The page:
Month 3 was pretty quiet. Even though we have mild winters in our area, there is still a sense of rest. We have however managed to get a few things done. Here are the highlights of our third month:
*Our overwintered spinach seeds sprouted earlier than anticipated. While this was something of a surprise, we chose to see this was a good thing. Due to a small harvest last fall, we’ve actually had this irrational fear that nothing would grow here. Fortunately since this was an experiment, we only planted half of them and the sprouts have done really well under a floating row cover, tolerating temps as low as 9 degrees without batting an eye (so to speak)
*The mild weather has allowed us to continue to work in our garden, preparing it for the upcoming cool~weather planting season. Gardening chores at this point have consisted primarily of shoveling dirt into our garden beds. While we are firm believers in sheet composting, we can’t afford to wait around for stuff to decompose. So we’ve been spreading cardboard on the ground and building a berm on top in order to get the best of both worlds. The trouble is, the dirt we’re using is about 300 feet away from the garden (long story). This involves shoveling it into a wheelbarrow and carting it back and forth. For someone who once considered manual labor to be mopping the floor, this is a new experience indeed.
*We’re both official residents now as we headed to the tag agency one afternoon to get a new license with our new address. Local driver’s license meant we were eligible for a local library card. You can read more about our library and our small town here.
*Husbie has begun work on a chicken coop. It won’t be inhabited until later on in the summer but we like to get a head start on things especially since we’re pretty new at building things like chicken coops.
* With our chickens due to arrive later on this spring we have begun to knock around the idea of having dairy goats so we’ll have milk and cheese as well as eggs. We have even gone so far as to contact a goat breeder within an easy drive.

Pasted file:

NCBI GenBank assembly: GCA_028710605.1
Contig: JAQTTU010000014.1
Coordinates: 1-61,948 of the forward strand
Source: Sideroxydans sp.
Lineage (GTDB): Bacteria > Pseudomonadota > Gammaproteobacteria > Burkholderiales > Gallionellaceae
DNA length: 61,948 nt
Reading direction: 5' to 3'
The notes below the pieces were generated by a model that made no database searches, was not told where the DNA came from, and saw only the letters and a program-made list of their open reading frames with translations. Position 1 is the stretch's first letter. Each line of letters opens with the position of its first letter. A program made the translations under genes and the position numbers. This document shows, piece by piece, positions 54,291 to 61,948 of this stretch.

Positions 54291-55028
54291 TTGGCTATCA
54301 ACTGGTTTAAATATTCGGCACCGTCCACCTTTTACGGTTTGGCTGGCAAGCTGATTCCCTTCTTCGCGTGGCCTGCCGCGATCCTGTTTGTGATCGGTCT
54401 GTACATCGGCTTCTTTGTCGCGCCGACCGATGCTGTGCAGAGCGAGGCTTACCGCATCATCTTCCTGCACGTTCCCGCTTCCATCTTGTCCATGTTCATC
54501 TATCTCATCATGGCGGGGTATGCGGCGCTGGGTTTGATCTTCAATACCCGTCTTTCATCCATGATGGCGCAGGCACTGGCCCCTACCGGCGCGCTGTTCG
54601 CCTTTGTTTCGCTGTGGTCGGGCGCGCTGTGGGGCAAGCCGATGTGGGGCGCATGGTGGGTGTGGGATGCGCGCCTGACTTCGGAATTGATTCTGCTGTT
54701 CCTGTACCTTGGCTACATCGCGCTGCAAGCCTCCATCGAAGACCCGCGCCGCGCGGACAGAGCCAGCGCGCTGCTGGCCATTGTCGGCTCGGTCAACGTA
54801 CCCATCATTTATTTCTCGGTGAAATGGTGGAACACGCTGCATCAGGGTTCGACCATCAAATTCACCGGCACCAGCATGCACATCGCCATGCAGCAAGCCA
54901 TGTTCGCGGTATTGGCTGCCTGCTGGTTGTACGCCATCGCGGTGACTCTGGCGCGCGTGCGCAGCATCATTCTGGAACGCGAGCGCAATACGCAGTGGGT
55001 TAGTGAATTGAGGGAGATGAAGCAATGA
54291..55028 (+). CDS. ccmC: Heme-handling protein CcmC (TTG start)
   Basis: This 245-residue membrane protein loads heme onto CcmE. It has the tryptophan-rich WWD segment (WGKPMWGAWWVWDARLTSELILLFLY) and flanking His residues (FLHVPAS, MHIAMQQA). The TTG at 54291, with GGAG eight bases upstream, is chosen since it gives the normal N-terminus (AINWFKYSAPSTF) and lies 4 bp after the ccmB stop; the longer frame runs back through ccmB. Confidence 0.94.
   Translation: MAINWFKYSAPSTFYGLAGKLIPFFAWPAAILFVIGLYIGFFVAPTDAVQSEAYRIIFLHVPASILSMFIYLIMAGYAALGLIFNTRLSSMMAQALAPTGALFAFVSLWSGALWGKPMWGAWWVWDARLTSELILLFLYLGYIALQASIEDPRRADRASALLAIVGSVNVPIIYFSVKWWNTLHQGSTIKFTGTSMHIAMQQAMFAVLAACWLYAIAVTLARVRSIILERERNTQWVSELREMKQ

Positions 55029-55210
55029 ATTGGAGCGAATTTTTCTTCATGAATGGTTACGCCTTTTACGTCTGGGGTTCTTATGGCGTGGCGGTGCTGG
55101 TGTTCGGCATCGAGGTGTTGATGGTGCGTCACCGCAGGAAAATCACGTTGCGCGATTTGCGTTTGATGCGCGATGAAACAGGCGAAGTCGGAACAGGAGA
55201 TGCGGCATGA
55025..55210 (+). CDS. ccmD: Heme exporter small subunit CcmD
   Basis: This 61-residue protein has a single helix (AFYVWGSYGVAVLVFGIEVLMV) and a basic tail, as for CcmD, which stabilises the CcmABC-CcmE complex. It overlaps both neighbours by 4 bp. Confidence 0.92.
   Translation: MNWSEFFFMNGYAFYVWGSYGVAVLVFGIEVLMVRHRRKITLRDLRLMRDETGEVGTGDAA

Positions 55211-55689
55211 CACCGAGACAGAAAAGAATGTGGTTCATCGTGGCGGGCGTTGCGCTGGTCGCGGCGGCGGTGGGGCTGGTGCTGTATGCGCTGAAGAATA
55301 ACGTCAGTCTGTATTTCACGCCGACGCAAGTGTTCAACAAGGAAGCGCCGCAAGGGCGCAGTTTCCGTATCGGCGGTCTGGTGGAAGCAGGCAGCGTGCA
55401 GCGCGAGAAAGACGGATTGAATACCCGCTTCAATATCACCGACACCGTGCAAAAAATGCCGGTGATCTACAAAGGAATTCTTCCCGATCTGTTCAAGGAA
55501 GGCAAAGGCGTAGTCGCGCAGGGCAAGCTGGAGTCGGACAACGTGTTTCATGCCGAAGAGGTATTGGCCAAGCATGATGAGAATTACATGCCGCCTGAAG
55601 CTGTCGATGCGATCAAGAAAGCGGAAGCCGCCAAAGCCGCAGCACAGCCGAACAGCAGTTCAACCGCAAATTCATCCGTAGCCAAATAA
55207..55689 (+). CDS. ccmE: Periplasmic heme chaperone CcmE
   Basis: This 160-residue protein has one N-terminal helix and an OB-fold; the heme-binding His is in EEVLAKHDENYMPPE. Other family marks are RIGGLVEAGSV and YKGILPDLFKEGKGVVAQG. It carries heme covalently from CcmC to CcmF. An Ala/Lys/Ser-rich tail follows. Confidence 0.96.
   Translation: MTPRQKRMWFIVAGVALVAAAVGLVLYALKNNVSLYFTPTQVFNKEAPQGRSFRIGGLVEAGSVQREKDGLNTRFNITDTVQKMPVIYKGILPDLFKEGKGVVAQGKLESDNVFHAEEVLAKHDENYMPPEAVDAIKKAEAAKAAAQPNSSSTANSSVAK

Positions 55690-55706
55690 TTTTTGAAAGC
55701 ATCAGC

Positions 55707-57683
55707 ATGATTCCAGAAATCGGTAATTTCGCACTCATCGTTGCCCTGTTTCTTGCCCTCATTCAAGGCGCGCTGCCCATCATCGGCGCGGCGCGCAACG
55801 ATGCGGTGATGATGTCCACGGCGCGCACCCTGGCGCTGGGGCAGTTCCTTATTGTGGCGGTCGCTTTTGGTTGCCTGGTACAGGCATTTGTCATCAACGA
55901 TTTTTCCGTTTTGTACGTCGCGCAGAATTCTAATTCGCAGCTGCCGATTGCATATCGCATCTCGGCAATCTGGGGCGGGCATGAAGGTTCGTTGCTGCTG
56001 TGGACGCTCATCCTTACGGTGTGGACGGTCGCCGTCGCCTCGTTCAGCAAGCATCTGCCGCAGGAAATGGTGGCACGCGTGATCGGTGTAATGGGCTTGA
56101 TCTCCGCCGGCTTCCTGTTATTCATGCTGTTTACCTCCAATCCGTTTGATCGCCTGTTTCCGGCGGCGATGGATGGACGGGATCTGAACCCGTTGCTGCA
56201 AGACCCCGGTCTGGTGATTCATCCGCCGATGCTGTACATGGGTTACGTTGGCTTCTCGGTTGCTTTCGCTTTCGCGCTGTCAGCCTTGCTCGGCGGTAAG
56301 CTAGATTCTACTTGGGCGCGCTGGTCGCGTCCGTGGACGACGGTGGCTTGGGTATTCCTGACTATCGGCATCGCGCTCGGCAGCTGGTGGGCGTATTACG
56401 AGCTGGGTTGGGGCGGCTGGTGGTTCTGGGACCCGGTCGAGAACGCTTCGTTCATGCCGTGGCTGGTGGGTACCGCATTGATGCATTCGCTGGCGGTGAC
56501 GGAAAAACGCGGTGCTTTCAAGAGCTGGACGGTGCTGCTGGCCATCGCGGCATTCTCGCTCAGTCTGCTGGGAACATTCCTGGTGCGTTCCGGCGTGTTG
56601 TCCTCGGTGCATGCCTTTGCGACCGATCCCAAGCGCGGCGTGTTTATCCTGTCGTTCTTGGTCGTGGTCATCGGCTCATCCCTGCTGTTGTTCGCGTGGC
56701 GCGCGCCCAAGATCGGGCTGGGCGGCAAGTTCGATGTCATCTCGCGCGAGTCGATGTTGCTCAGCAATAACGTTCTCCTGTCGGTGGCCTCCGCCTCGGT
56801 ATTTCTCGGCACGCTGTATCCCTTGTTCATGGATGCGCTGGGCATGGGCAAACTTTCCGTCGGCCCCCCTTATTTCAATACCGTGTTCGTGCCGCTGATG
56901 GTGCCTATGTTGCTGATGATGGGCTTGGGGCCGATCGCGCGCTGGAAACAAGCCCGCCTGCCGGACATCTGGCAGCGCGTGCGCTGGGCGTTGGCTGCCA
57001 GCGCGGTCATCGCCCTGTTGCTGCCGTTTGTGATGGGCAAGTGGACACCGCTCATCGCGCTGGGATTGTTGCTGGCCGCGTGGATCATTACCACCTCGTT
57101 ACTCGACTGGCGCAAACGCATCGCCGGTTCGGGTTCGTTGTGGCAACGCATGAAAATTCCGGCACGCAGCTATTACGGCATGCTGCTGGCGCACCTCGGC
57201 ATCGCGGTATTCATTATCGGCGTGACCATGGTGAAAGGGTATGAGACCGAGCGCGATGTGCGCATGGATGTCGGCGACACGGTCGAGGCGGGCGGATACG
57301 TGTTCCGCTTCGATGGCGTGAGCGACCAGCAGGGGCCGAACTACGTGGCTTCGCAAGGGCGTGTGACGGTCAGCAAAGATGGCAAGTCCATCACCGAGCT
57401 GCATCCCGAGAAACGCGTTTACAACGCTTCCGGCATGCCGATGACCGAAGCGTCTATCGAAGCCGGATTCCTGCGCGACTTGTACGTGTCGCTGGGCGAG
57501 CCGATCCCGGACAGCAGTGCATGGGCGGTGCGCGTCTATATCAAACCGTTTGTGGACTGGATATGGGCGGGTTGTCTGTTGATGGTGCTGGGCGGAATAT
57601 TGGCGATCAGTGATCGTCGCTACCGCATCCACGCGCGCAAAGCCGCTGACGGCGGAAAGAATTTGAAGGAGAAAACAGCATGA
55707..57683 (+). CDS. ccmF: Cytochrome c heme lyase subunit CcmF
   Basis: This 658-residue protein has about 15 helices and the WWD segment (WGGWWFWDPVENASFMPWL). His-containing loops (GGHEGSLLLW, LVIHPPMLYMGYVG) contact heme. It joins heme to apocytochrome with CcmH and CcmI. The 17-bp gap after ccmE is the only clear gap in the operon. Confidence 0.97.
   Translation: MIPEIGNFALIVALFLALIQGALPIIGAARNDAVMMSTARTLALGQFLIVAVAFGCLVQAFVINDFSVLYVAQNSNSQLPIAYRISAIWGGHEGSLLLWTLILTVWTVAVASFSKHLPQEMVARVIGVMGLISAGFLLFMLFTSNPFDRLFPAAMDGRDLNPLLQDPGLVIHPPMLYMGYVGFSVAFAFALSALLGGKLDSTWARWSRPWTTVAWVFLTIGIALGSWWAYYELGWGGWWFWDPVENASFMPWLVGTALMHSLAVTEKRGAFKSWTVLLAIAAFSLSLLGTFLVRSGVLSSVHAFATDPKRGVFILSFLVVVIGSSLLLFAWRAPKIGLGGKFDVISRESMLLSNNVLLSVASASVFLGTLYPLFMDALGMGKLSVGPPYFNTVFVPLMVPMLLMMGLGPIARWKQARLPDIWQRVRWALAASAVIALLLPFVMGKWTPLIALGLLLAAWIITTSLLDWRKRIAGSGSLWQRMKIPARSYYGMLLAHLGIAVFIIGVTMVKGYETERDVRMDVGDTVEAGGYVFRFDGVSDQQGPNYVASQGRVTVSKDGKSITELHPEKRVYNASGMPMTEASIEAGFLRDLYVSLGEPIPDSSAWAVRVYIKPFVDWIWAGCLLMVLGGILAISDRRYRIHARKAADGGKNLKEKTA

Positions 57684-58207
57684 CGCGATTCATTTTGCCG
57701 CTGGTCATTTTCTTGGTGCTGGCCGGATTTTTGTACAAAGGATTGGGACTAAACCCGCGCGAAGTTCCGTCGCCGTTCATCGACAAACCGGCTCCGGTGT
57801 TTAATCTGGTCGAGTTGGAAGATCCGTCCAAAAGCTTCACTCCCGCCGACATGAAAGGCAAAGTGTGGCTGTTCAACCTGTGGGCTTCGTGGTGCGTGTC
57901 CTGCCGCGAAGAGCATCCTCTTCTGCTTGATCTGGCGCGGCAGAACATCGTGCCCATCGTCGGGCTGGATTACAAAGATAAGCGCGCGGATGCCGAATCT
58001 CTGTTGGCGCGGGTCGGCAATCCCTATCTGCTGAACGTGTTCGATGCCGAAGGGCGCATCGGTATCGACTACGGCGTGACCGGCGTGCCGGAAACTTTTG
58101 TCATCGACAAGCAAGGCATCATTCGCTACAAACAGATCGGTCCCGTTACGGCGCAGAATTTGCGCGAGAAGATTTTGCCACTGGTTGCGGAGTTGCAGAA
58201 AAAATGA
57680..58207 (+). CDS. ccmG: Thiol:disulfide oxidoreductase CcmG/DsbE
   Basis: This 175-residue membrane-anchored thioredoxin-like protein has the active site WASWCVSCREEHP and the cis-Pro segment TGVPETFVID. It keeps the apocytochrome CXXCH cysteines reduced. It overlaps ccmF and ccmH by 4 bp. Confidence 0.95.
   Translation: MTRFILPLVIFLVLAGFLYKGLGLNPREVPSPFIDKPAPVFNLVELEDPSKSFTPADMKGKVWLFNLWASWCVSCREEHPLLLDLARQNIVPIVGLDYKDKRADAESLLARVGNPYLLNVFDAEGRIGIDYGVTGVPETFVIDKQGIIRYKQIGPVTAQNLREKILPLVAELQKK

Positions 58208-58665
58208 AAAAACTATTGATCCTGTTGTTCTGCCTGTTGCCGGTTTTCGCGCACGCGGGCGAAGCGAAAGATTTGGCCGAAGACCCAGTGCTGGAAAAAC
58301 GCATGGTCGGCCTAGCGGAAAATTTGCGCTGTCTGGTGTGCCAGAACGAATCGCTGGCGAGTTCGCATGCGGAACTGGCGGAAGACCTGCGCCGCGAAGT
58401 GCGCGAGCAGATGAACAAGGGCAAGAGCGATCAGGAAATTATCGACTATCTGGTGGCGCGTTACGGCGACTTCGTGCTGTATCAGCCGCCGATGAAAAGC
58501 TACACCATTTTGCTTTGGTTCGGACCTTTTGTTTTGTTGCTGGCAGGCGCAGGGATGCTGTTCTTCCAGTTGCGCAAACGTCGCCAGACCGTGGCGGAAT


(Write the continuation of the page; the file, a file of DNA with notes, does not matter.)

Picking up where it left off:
Being completely new to goats, I thought:
~bring home a female goat
~have milk the following day
~have milk forever after as long as we milk her
~female goat will be just fine on her own for a few days should we ever decide to take a trip.
(Experienced goat people, please, please don’t laugh)
The reality is: we need two does and a buck. And a friend for the buck. And we will never be able to leave the farm again. Ever. As I see it, contemplating goats is commitment city ~ sort of like making a decision to get married (only in this case one could sell the goats should things not work out). Idea is still simmering, and heavy commitment aside we’ll most likely go for it sometime in the fall, all things being equal.
Major additions to our homestead included:
A gravel driveway. The gravel was delivered by three large dump trucks and spread. Sort of. The delivery guy asked if we had a tractor for spreading it, to which I replied that we did. I wasn’t really lying. Me, armed with a garden rake, was the “tractor” that was going to spread the gravel. Which I did one afternoon.
The start of a fence around our garden and…
An Etsy site! While this isn’t really a physical part of our homestead, it is a part of diversifying our income streams as we prepare to transition to full time work on the farm. I had always thought that starting an Etsy site was sort of like setting up a Facebook Page. Thirty minutes and you’re done. Easy Peasy. This was more like several intense evenings during the week struggling to get it just right. It is still a work in progress but it is evolving. It is live, and you’re free to take a look but please know there is more to come and I have great plans for it.
The Mud. It is everywhere. We had our pond dug out last summer and as a result we have no grass in the back. The front has not been landscaped and still bears some of the scars of the recent construction on our home. Despite our best efforts at keeping it out, the mud gets tracked in the front and the back. If I was a really dedicated housekeeper I’d be mopping twice a day but there are other things that need my attention (cannning, cooking, laundry, the garden) so I mop once a week and we’re learning to live with the fact that there will always be a certain amount of dirt.
Next month we hope to:
*Continue the fence around the garden as well as continue work on our chicken coop
*Set out our cool season veg transplants that are happily percolating under our indoor grow lights
*Sow our lettuce seeds, peas, beets, remaining spinach seeds, etc.